Turkey: jet incident won't affect energy ties with Russia
"In the heat of the moment, without all the information, it would be wrong to make unguarded statements," Albayrak said at his swearing-in ceremony in Ankara. "We have close friendly cultural and economic relations with Russia not only in energy, but also across other economic sectors. I am not pessimistic about our energy relations."
The minister assured the Turkish people that they should not fear the coming winter due to concerns that Russia could halt economic cooperation.
Russian gas makes up for about 43 percent of the Turkish market. Last year, Russia supplied 27.4 billion cubic meters (bcm) of gas to the country, primarily through the Blue Stream pipeline that passes across the Black Sea. The two countries agreed to increase the supplies of the Russian gas to 30 billion bcm due to Turkey’s growing energy demand, especially in the winter months.
Nuclear energy is also an area of energy cooperation between the two countries.
Turkey relies on Russia for almost 65 percent of its energy imports. In 2010, the two countries signed an agreement under which Russia’s Rosatom will construct Turkey’s first nuclear power station at Akkuyu.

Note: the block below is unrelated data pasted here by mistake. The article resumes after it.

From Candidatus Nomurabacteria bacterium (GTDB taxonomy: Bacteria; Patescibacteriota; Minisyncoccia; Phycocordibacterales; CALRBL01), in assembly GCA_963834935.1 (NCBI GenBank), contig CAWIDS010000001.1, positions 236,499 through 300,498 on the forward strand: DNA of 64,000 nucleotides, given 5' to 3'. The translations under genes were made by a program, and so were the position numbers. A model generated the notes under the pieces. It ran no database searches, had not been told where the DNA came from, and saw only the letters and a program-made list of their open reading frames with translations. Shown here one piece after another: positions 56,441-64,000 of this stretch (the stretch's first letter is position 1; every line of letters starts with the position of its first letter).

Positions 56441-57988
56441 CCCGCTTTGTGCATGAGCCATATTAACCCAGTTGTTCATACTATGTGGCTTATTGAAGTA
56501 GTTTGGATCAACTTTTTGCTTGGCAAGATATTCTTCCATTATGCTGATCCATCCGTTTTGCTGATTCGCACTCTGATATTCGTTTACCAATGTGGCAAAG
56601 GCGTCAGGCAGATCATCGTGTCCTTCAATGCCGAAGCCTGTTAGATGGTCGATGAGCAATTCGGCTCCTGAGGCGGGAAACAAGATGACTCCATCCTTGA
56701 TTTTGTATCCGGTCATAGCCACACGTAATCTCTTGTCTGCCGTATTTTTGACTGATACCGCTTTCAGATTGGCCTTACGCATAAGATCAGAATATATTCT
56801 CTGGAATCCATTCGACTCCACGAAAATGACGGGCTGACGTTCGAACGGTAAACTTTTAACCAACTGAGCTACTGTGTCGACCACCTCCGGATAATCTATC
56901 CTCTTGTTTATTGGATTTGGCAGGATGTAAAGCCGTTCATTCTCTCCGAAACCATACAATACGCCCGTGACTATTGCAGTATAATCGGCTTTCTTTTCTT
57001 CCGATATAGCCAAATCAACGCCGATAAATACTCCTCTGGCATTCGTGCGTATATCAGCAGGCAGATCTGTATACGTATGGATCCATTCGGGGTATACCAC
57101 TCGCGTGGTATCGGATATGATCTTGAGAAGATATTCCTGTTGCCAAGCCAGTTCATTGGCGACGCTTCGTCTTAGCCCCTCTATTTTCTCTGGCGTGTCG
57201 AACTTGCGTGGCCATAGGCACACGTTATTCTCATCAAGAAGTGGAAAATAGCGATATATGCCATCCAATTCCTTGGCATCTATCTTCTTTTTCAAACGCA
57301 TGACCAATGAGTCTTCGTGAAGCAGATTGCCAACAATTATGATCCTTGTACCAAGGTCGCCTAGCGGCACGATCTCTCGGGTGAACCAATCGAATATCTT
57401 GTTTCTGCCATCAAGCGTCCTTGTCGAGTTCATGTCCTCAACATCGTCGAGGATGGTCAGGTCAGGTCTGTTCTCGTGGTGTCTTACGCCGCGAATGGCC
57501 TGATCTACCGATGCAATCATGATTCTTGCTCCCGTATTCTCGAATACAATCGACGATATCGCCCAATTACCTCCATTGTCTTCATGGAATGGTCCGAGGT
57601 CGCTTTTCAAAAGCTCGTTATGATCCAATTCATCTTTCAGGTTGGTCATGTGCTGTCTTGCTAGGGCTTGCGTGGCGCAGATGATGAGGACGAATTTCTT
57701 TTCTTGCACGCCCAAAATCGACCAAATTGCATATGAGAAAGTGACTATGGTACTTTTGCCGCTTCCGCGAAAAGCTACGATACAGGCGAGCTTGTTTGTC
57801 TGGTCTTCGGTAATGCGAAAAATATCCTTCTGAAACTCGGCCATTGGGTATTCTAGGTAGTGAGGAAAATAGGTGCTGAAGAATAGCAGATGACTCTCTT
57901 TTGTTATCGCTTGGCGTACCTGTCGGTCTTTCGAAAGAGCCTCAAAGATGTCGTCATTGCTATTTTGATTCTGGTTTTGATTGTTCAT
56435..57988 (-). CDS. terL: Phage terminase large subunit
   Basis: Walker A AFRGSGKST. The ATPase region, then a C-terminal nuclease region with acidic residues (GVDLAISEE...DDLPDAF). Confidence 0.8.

Moscow and Ankara have the promising Turkish Stream project. The pipeline aims to deliver Russian natural gas to Turkey via the Black Sea. The construction of the pipeline which was scheduled to begin in June was delayed as the two countries failed to reach an intergovernmental agreement.
However, Tuesday's events are likely to affect future joint projects. A Russian Su-24 bomber was shot down by Turkish fighter jets near the Turkish-Syrian border. Turkey claimed that the plane violated Turkish airspace and did not respond to warnings.
Russia insists the aircraft stayed in Syrian airspace the entire time. The one surviving Russian pilot stated that the jet never violated Turkish airspace and no warning was given.
Russian President Vladimir Putin called the incident “a stab in the back delivered by accomplices of the terrorists,” and warned it would not go unanswered.